BIRMINGHAM, Alabama (WIAT) – Hundreds gathered Thursday at the 16th Street Baptist Church to remember the lives of four girls killed there 59 years ago.

“Addie Mae, Dennis, Carol and Cynthia, we honor your names,” Gail Pugh Greene said as she offered the prayer for the service.

Their lives were cut short and more than a dozen others injured when the KKK bombed the building in 1963. Nearly 60 years later, the community looks back on that tragedy.

“Today we remember a dark chapter in Birmingham’s history and America’s history,” said Pastor Tony Evans.

Evans shared a message of hope that Birmingham and the country will never return to its racist past.

“My tomorrow will be better than my yesterday. My future will be greater than my past and where I am going will be greater than where I came from,” Evans said.

It’s a meaningful message for Lisa McNair, whose older sister Denise died that day.

“It’s a sad day to honor the memory of the four girls and their loss, but I’m always encouraged by the communities that come around and help us commemorate it, letting me know and the families know they haven’t forgotten,” McNair said.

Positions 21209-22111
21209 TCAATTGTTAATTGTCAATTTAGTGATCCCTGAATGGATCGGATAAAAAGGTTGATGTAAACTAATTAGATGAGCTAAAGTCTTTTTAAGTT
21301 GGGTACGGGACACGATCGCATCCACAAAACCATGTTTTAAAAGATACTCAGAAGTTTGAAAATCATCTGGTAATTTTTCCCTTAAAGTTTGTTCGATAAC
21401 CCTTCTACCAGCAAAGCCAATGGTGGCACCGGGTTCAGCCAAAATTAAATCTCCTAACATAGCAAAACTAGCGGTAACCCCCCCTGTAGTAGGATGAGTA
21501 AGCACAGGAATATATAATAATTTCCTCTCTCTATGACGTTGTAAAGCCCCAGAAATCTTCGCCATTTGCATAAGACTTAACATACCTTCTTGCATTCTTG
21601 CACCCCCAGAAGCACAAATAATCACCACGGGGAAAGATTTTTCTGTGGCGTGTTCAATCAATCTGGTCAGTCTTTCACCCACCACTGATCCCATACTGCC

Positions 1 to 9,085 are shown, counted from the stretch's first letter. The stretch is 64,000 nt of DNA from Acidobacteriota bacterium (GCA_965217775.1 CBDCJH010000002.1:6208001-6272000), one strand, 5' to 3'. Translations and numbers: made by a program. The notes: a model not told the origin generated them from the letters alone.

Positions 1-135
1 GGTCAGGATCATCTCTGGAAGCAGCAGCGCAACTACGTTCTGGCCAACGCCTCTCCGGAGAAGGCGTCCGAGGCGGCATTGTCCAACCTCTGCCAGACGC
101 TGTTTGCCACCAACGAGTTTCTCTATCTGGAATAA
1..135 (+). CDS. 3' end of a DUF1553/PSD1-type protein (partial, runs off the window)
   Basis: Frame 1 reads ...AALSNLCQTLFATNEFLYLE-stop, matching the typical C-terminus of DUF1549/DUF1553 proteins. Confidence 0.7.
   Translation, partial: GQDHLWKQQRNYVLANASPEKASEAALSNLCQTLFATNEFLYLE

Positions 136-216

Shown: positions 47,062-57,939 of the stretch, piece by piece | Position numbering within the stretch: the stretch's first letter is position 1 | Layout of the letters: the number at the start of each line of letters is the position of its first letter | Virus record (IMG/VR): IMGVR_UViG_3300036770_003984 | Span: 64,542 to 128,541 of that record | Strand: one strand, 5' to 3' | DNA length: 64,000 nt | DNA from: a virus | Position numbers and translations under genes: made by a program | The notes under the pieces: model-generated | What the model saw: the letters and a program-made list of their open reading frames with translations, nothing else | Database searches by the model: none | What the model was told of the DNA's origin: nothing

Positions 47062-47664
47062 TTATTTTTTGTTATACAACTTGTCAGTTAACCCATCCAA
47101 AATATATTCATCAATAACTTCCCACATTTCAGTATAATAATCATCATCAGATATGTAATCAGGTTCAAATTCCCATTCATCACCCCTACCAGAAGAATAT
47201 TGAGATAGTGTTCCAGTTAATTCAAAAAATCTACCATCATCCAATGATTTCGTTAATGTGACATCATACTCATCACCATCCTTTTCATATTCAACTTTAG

McNair wants people to never forget the past so it doesn’t happen again.

“Let’s not go back to the time of hatred for each other. We have to love each other and that means that to me,” McNair said.

After the service, community leaders cut the ribbon, unveiling the now-renovated bishop’s yard next to the church. The building serves as a museum highlighting the work of black leaders who helped build the city in the late 1800s and early 1900s.

McNair is also honoring her sister with a book she just published called Dear Denise: Letters to the Sister I Never Knew.

Previous articleDisassembling the iPhone 14 Pro Max reveals the new internals of the iPhone
Next articleThe Mexican government says the train poses no threat to the skeletons